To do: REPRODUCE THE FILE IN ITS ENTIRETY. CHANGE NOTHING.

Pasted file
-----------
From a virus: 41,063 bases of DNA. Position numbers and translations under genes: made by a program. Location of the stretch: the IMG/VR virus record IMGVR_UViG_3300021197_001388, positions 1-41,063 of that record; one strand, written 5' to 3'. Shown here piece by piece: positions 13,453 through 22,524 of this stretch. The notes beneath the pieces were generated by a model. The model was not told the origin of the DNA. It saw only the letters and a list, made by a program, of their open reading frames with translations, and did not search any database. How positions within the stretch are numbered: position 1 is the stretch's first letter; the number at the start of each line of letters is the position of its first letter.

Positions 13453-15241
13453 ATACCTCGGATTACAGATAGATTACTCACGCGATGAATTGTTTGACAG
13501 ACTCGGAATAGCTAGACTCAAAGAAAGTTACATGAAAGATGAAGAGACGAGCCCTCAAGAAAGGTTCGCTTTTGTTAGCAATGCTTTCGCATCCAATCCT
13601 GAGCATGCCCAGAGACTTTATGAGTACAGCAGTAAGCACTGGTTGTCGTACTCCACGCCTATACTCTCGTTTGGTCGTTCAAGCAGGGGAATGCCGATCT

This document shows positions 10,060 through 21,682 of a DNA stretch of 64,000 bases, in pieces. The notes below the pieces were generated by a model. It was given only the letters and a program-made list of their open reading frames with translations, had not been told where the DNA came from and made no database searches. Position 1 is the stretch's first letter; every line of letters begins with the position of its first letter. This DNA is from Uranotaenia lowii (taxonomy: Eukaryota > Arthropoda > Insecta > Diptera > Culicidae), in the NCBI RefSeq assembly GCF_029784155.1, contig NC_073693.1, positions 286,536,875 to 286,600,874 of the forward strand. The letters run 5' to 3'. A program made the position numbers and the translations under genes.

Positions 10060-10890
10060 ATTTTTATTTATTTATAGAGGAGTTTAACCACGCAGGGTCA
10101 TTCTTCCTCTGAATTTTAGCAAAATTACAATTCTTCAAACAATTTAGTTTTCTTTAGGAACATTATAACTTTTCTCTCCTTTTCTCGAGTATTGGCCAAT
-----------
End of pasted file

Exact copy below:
From a virus: 41,063 bases of DNA. Position numbers and translations under genes: made by a program. Location of the stretch: the IMG/VR virus record IMGVR_UViG_3300021197_001388, positions 1-41,063 of that record; one strand, written 5' to 3'. Shown here piece by piece: positions 13,453 through 22,524 of this stretch. The notes beneath the pieces were generated by a model. The model was not told the origin of the DNA. It saw only the letters and a list, made by a program, of their open reading frames with translations, and did not search any database. How positions within the stretch are numbered: position 1 is the stretch's first letter; the number at the start of each line of letters is the position of its first letter.

Positions 13453-15241
13453 ATACCTCGGATTACAGATAGATTACTCACGCGATGAATTGTTTGACAG
13501 ACTCGGAATAGCTAGACTCAAAGAAAGTTACATGAAAGATGAAGAGACGAGCCCTCAAGAAAGGTTCGCTTTTGTTAGCAATGCTTTCGCATCCAATCCT
13601 GAGCATGCCCAGAGACTTTATGAGTACAGCAGTAAGCACTGGTTGTCGTACTCCACGCCTATACTCTCGTTTGGTCGTTCAAGCAGGGGAATGCCGATCT

This document shows positions 10,060 through 21,682 of a DNA stretch of 64,000 bases, in pieces. The notes below the pieces were generated by a model. It was given only the letters and a program-made list of their open reading frames with translations, had not been told where the DNA came from and made no database searches. Position 1 is the stretch's first letter; every line of letters begins with the position of its first letter. This DNA is from Uranotaenia lowii (taxonomy: Eukaryota > Arthropoda > Insecta > Diptera > Culicidae), in the NCBI RefSeq assembly GCF_029784155.1, contig NC_073693.1, positions 286,536,875 to 286,600,874 of the forward strand. The letters run 5' to 3'. A program made the position numbers and the translations under genes.

Positions 10060-10890
10060 ATTTTTATTTATTTATAGAGGAGTTTAACCACGCAGGGTCA
10101 TTCTTCCTCTGAATTTTAGCAAAATTACAATTCTTCAAACAATTTAGTTTTCTTTAGGAACATTATAACTTTTCTCTCCTTTTCTCGAGTATTGGCCAAT